Democratic President Grover Cleveland
How was the general welfare clause treated prior to 1936? River and harbor bills were vetoed by Presidents Tyler, Polk, Pierce, Grant, Arthur, and Cleveland. Democratic President Grover Cleveland taught, "Individual economy and careful expenditure are sterling virtues which lead to thrift and comfort...
To the extent that the appropriations contained in this bill are instigated by private interests and promote local or individual projects their allowance can not fail to stimulate a vicious paternalism and encourage a sentiment among our people, already too prevalent, that their attachment to our Government may properly rest upon the hope and expectation of direct and especial favors and that the extent to which they are realized may furnish an estimate of the value of governmental care.
I believe no greater danger confronts us as a nation than the unhappy decadence among our people of genuine and trustworthy love and affection for our Government as the embodiment of the highest and best aspirations of humanity, and not as the giver of gifts, and because its mission is the enforcement of exact justice and equality, and not the allowance of unfair favoritism."
In 1921 President Harding taught, “Just government is merely the guarantee to the people of the right and opportunity to support themselves. 
“Just government is merely the guarantee to the people of the right and opportunity to support themselves.”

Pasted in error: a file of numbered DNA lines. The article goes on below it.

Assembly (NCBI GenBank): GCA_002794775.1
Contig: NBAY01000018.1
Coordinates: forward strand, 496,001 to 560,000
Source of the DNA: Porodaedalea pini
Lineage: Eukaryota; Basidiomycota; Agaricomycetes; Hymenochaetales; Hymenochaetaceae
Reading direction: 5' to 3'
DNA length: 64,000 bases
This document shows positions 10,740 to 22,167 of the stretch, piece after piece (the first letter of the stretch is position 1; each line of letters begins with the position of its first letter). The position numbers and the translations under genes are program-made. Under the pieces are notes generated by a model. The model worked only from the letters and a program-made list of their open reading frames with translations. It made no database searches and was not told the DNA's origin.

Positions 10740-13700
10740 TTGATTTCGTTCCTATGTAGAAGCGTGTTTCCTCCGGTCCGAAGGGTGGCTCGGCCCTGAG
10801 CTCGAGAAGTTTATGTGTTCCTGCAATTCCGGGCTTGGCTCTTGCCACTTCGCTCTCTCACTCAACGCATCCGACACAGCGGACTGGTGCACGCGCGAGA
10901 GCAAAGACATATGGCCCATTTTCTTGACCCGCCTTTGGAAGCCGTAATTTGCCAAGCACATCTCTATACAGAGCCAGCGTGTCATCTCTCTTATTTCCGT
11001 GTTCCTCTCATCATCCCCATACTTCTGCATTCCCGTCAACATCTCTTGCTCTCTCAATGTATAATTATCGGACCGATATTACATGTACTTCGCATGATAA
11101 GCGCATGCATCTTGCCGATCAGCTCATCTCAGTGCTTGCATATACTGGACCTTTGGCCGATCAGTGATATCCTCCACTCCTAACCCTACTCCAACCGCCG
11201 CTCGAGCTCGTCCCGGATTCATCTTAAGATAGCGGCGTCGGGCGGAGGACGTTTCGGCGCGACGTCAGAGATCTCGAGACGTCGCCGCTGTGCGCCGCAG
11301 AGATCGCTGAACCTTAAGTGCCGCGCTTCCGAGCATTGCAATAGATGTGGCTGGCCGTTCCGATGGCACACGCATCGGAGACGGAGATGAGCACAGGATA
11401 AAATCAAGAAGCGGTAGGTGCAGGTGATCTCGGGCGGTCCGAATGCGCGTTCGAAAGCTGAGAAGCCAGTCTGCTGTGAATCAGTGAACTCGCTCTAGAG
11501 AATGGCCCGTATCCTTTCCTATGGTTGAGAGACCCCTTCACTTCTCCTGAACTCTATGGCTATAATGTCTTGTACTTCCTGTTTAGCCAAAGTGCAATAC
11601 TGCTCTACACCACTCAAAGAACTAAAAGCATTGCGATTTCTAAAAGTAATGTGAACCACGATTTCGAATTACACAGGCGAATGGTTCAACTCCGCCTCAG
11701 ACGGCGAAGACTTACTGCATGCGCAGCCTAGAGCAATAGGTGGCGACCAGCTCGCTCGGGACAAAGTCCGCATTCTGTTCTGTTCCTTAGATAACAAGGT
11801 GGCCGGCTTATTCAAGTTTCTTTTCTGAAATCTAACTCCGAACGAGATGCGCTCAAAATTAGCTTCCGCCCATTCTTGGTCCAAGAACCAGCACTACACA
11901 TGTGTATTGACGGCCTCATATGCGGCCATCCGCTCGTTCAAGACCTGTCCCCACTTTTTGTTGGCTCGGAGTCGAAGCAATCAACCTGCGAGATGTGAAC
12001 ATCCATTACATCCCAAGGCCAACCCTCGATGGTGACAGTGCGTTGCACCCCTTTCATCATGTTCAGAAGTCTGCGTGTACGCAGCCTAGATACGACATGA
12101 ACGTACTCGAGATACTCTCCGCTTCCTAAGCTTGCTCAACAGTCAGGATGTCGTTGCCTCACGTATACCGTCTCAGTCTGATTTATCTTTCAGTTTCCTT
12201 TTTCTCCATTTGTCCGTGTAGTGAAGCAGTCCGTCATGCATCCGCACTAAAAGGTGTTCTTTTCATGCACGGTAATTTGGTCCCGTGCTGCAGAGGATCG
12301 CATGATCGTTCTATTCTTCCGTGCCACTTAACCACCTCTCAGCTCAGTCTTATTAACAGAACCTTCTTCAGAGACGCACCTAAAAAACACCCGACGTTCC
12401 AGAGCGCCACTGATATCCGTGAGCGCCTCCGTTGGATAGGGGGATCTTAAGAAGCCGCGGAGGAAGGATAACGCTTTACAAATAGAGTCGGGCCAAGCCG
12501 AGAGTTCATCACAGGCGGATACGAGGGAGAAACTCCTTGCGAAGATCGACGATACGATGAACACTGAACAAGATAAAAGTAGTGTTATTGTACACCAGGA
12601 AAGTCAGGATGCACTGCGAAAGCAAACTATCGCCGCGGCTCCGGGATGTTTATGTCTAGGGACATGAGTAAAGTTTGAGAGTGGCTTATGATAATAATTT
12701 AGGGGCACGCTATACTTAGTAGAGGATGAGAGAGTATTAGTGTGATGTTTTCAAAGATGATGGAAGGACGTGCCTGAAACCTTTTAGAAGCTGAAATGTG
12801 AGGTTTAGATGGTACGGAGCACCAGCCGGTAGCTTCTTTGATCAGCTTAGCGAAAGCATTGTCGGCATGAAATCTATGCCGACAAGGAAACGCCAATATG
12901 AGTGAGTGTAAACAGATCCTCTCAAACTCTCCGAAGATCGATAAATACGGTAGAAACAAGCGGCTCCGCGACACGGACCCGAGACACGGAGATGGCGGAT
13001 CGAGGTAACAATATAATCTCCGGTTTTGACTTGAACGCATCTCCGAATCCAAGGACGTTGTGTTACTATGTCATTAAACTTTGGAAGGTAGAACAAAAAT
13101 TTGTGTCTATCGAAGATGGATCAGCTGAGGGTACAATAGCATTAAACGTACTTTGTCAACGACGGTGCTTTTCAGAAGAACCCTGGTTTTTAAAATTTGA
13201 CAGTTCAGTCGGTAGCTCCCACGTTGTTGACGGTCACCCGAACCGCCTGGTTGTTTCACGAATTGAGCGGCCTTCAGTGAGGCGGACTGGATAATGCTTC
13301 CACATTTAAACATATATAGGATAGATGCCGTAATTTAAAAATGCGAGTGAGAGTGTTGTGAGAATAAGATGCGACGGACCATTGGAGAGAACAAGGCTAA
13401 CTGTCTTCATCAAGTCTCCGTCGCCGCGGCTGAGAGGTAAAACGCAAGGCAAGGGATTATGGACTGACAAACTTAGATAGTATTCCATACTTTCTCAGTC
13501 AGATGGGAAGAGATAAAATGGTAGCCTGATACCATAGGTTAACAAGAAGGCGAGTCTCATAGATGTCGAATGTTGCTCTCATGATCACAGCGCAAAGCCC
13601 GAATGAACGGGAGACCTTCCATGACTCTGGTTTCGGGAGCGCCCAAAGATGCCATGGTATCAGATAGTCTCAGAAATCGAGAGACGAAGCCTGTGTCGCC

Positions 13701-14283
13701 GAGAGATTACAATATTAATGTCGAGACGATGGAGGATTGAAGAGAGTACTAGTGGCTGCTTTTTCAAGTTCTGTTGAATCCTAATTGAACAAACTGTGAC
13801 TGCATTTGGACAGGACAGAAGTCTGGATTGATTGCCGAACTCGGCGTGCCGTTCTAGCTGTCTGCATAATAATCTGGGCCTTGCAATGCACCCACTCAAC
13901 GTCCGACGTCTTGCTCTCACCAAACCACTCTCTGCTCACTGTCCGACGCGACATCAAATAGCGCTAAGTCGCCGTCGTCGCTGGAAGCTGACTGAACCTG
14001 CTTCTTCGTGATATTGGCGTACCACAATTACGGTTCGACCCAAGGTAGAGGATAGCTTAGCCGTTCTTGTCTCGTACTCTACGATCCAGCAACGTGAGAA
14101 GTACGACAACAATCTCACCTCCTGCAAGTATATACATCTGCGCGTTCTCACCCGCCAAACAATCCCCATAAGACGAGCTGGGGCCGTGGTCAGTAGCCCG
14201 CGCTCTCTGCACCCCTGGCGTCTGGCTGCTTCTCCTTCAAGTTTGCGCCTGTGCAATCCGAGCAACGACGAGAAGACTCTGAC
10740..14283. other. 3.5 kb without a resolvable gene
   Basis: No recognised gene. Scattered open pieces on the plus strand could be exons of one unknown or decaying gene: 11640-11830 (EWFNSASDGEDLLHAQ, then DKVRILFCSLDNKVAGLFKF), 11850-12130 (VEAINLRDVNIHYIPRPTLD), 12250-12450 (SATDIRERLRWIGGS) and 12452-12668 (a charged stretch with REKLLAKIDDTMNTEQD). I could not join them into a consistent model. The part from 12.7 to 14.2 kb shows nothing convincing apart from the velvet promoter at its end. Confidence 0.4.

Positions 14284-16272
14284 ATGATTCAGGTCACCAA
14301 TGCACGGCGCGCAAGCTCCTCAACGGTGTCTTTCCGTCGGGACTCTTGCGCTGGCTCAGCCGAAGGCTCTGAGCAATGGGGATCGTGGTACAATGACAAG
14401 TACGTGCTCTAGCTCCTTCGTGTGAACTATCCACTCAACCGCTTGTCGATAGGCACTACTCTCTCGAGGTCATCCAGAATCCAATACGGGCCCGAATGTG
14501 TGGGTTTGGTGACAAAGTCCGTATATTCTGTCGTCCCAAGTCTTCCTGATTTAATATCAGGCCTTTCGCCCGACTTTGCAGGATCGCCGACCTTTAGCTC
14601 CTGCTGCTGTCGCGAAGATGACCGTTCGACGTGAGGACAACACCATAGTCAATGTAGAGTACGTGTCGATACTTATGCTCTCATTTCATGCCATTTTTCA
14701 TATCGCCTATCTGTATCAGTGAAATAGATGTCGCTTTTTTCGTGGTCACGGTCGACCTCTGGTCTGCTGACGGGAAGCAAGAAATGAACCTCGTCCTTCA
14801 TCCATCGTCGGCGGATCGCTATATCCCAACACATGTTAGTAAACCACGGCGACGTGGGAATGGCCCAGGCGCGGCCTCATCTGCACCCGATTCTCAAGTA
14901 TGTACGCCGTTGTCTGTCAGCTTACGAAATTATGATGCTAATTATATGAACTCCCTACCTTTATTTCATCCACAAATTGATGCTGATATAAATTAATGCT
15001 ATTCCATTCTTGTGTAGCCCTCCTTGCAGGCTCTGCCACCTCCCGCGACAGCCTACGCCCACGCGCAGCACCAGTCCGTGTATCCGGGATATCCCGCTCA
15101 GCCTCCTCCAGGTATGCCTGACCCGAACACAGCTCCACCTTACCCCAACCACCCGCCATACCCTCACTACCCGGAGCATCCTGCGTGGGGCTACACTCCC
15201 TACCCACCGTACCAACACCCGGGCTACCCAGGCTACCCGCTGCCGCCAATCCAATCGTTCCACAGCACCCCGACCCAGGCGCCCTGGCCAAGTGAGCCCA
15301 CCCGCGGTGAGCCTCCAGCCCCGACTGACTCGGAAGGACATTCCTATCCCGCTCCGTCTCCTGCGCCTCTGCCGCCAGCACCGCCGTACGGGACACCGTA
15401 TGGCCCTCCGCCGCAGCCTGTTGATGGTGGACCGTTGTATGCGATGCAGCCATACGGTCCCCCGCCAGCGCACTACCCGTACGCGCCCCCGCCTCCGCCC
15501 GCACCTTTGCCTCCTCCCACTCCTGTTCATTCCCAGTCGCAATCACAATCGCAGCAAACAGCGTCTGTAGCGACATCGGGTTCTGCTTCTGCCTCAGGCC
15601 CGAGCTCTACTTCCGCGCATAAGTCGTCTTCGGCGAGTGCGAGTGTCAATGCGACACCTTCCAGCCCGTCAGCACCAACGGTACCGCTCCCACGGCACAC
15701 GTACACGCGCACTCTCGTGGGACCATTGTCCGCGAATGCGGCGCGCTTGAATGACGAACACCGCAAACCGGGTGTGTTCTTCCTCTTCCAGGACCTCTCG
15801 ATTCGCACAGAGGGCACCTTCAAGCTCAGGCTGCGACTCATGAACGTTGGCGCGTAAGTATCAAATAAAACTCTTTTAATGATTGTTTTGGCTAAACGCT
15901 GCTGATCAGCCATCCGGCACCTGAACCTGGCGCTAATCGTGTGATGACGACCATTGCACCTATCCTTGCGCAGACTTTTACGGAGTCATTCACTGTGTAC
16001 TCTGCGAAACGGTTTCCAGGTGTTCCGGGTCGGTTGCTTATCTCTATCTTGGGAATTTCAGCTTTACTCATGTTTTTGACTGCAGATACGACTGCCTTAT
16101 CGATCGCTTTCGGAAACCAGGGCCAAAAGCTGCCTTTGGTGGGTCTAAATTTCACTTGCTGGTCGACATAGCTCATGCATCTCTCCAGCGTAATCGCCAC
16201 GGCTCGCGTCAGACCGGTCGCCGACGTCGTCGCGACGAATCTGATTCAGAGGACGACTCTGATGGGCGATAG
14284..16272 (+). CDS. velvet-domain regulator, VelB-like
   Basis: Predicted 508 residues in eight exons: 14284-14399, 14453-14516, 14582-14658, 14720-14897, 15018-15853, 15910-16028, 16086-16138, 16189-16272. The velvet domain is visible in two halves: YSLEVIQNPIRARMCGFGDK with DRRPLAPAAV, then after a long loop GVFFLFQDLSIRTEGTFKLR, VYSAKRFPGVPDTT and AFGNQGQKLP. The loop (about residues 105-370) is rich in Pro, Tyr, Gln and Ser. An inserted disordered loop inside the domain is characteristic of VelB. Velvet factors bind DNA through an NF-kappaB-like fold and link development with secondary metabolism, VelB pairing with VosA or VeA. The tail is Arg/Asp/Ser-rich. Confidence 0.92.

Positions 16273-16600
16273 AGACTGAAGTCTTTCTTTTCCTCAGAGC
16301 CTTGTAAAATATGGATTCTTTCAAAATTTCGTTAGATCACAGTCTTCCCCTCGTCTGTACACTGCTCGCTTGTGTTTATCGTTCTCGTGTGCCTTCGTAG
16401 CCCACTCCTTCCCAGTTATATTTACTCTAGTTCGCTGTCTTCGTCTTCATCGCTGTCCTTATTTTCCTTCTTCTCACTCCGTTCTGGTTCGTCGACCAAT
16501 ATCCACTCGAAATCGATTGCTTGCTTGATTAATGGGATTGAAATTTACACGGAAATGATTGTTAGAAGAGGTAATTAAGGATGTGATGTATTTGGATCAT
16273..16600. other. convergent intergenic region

President Warren Harding
When Congress wanted to give a sum of money to a widow, Congressmen Davy Crockett (1827-1831 and 1833-1835) went to the floor of congress and said the following, "Mr. Speaker — I have as much... sympathy... as any man in this House, but... Congress has no power to appropriate this money as an act of charity. Every member upon this floor knows it. We have the right, as individuals, to give away as much of our own money as we please in charity; but as members of Congress we have no right so to appropriate a dollar of the public money."
I would encourage you to take the time to learn more about Alexander Hamilton. His wit and wisdom was definitely unique. Take time to read the Federalist Papers. You may find many of the arguments made then are relevant now.
: http://en.wikipedia.org/wiki/Hamilton %E2%80%93Reynolds_sex_scandal
: Citizen Hamilton, The Wit & Wisdom of an American Founder, Donald R. Hickey and Connie D. Clark, p. 99, ISBN 0-7425-4975-5
: John Adams, A Life, John Ferling, p. 394, ISBN: 978-0-19-539866-3
: The Making of America - The Substance and Meaning of the Constitution, W. Cleon Skousen, p. 388 ISBN: 0-88080-017-8
: Video-I.O.U.S.A.: Byte-Sized - The 30 Minute Version, http://www.youtube.com/watch?v=O_TjBNjc9Bo
: Grover Cleveland, Letter to the House of Representatives, May 29, 1896
: The Making of America - The Substance and Meaning of the Constitution, W. Cleon Skousen, p. 391 ISBN: 0-88080-017-8
: The Making of America - The Substance and Meaning of the Constitution, W. Cleon Skousen, p. 391 ISBN: 0-88080-017-8, National Center for Constitutional Studies - http://www.nccs.net